Why Plant Churches?
BY PASTOR DEV MENON
It’s about mission.
We all know the Great Commission – to make disciples of all nations. More than evangelism, Jesus’ commission requires us to plant local churches amongst different people groups (we see this practiced in the book of Acts).
Whenever there is an unreached geographical area (e.g., another city or even a new housing estate), we should be thinking about who can be sent to plant a local church there. More than that, whenever the population increases, there is the need for more churches.
People groups are not just defined by location – it could refer to a specific demographic within an existing area. People with different language, ethnicity, background or culture (e.g., native Telugu speakers, domestic helpers, youth from broken families, ex-convicts, etc.).
It could even refer to the next generation, who have become so culturally different, that different methods and leaders are needed to reach them (e.g., GenZ or the digital generation).
It’s about discipleship.
Why does God want us to go? He could easily do it Himself. He clearly wants us involved because it’s more than just reaching the world – it’s about transforming His children. Making us into people who love the last, the least and the lost. People who want to be sent!
In our discipleship strategy, we set out 3 goals. Every member must #getdeep in God’s Word. Every member must #getreal with God and each other. Every member must #getlost for the kingdom. Each is non-negotiable.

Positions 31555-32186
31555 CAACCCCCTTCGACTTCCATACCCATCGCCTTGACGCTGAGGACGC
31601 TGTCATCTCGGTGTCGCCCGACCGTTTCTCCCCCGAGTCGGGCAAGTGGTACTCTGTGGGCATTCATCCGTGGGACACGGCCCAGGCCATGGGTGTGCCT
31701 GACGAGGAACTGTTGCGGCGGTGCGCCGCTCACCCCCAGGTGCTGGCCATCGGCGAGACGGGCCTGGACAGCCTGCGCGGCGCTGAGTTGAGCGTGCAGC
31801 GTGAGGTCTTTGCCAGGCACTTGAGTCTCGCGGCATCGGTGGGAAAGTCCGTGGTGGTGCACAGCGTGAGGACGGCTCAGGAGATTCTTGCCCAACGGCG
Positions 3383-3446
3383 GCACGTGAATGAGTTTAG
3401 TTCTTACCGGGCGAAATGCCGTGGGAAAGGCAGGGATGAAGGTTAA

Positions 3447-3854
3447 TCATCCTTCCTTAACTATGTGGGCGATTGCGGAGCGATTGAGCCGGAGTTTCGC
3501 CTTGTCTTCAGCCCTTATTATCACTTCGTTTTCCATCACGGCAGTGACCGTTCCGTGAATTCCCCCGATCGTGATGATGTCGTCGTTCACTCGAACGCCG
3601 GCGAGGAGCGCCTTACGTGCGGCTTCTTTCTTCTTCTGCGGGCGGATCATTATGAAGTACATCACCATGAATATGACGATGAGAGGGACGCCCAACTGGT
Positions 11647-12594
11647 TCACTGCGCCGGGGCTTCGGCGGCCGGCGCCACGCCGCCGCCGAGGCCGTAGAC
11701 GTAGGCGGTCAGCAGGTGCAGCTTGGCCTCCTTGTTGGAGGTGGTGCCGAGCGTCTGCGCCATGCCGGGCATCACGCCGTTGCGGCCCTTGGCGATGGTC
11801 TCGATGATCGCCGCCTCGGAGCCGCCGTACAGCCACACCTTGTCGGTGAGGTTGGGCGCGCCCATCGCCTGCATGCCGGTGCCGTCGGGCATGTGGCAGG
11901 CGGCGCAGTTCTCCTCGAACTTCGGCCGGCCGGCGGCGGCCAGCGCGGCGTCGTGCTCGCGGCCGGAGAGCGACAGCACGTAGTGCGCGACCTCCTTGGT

Every Christian must cultivate a heart for the gospel – a burden for the lost. So, it is not really about ‘who should go’ – all should go! The only valid questions are when and where.
The longer we remain in one place, the more comfortable we get. But God wants us to go, to fill the whole earth with His goodness. It is not about sending a few individuals, but discipling every individual, family and AG, ready to be sent.
According to research done by the ‘City to City’ movement (see references below), new plants bring more unbelievers to Christ than established churches – which grow primarily by transfers.
Perhaps it is because those in a church plant tend to have a more missional or ‘startup’ mindset. Frankly put, there is more ‘hunger’. We see this in the current 4 English congregations. Ever since we multiplied, more stepped up to serve, newer members have volunteered. More are doing 1-1s, hosting guests and bringing friends.
New church plants also bring in new leadership, new ideas, and often lead to the revitalization of older churches within a city, as we all learn from one another. We’ve seen this happen across our denomination too.
Pastorally, smaller congregations allow better care. It gets significantly harder once the number rises. Leader-burnout increases as the complexity of issues escalates. The percentage of people serving drops. Plus, we lose the sense of family.
Yet… It is hard work.
No one is naive about how much work it takes to start a new congregation, let alone plant a new church. How much will it cost us? In terms of organizational resources and personal sacrifice?
But an equally valid question to ask is – how much will it cost us not to do this? In terms of our personal and corporate spiritual growth? How comfortable do we want to get?
I believe God wishes all His churches to become sending churches; church-planting churches. This is His means to continue His mission to every unreached demographic, and His means to mature our discipleship to a point where we are fruitful and multiplying.
Thus, our goal in the end, is not to expand Zion Bishan, but to expand the kingdom of God.
Pastor Dev Menon